(Reuters) - U.S. communities must take proportionate measures to prevent the spread of the coronavirus, the nation’s top infectious disease official said on Friday as the United States sought to mitigate the impact of the illness.
National Institute of Allergy and Infectious Diseases Director Anthony Fauci, in a series of television interviews, said he expected to see the availability of testing for the virus increase within a week.
“The next few weeks, for most Americans, what you’re going to see is an acceleration of cases. There’s no doubt about it because that’s how these outbreaks work,” Fauci told MSNBC.
Cultural institutions and schools have been shut and sports events canceled as public health officials urged Americans to avoid large crowds to try to mitigate the spread of the disease and prevent the healthcare system being overloaded.
“You need to do it proportionately. If you have a considerable amount or even the beginnings of community spread in your community, clearly you need to do very aggressive mitigation procedures,” Fauci said.
Less-affected areas can take less drastic measures such as physical separation, avoiding crowds and not traveling unnecessarily, he said.
The highly contagious disease has killed at least 40 people in the United States. It has affected some U.S. states particularly hard, including New York, California and Washington state, and has continued to creep into a number of other states that have acted to try to avoid becoming additional hot spots.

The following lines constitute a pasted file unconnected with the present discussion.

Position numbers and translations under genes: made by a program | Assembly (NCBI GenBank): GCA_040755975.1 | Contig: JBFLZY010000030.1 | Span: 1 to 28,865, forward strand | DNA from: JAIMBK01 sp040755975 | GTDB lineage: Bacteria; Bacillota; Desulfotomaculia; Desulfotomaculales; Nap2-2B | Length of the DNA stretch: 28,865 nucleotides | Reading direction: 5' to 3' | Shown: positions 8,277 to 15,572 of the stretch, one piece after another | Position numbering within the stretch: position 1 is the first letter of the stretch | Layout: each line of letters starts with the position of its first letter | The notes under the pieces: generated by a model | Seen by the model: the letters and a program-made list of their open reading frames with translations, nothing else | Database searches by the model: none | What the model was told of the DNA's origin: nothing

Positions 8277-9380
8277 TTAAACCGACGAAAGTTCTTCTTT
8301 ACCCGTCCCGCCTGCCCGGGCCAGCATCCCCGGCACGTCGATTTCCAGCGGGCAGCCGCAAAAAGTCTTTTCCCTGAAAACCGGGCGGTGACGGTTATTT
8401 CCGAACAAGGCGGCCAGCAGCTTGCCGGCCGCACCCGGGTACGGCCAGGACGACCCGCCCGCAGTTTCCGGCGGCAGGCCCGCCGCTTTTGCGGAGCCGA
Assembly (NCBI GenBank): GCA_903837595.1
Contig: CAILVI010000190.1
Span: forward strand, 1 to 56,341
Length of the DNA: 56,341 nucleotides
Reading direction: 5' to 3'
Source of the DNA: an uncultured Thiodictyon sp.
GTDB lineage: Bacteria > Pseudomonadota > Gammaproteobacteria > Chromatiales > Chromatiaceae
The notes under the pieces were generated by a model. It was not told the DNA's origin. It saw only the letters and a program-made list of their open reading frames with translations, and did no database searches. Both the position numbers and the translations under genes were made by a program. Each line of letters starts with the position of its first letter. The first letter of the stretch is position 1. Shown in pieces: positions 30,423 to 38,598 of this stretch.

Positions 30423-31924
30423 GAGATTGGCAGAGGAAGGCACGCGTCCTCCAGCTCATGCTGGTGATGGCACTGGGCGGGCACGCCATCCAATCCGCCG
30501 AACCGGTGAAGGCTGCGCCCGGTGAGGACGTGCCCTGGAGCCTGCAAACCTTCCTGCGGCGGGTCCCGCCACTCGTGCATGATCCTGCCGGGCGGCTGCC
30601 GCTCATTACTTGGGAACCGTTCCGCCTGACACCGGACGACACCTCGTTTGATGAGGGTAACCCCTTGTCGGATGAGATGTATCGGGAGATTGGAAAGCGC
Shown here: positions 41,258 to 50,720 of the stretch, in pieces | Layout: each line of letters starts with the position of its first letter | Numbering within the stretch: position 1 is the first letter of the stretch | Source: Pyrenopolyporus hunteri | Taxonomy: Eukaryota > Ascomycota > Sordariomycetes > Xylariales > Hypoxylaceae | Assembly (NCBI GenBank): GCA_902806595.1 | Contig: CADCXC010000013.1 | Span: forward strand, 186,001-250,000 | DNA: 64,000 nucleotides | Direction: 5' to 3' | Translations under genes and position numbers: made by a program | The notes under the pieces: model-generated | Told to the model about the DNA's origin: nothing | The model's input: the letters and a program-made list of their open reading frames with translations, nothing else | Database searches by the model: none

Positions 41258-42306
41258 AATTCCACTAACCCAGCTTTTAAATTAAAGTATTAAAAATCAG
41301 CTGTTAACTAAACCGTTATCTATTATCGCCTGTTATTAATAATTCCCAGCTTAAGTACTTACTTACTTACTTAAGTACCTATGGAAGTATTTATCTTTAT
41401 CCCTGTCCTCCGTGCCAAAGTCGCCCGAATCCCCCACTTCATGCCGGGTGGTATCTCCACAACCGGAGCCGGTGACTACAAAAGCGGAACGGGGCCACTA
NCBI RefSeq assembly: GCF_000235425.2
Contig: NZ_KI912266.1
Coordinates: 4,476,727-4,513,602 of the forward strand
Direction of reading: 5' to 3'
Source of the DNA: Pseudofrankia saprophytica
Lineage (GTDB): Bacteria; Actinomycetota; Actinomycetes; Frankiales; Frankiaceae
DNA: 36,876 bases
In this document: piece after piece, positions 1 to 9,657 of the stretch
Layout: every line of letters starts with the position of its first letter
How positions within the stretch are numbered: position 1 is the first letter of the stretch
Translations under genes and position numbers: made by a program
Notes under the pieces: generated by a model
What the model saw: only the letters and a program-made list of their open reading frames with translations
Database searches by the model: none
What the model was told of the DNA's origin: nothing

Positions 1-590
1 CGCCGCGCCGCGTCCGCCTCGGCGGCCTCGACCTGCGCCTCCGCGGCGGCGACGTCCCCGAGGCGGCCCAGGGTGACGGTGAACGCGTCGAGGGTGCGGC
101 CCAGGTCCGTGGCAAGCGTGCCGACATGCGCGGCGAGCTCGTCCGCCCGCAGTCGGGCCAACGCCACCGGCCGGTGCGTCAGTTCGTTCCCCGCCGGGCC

The coronavirus has also have an impact on Washington, shuttering Congress, the White House and the Supreme Court to the public. Washington mayor Muriel Bowser said on Friday that schools and libraries would close until April, and adjusted city operations to allow employees to work remotely when possible.
U.S. lawmakers, meanwhile, sought to finalize a deal with the White House to provide economic relief because the global outbreak has shaken markets and threatened to wreak havoc on the U.S. economy. Congress earlier approved $8.3 billion to combat the virus.
President Donald Trump and Vice President Mike Pence were also scheduled to meet with industry leaders later on Friday, according to the White House. It gave no other details.
Reporting by Susan Heavey and Lisa Lambert; editing by Jason Neely and Timothy Heritage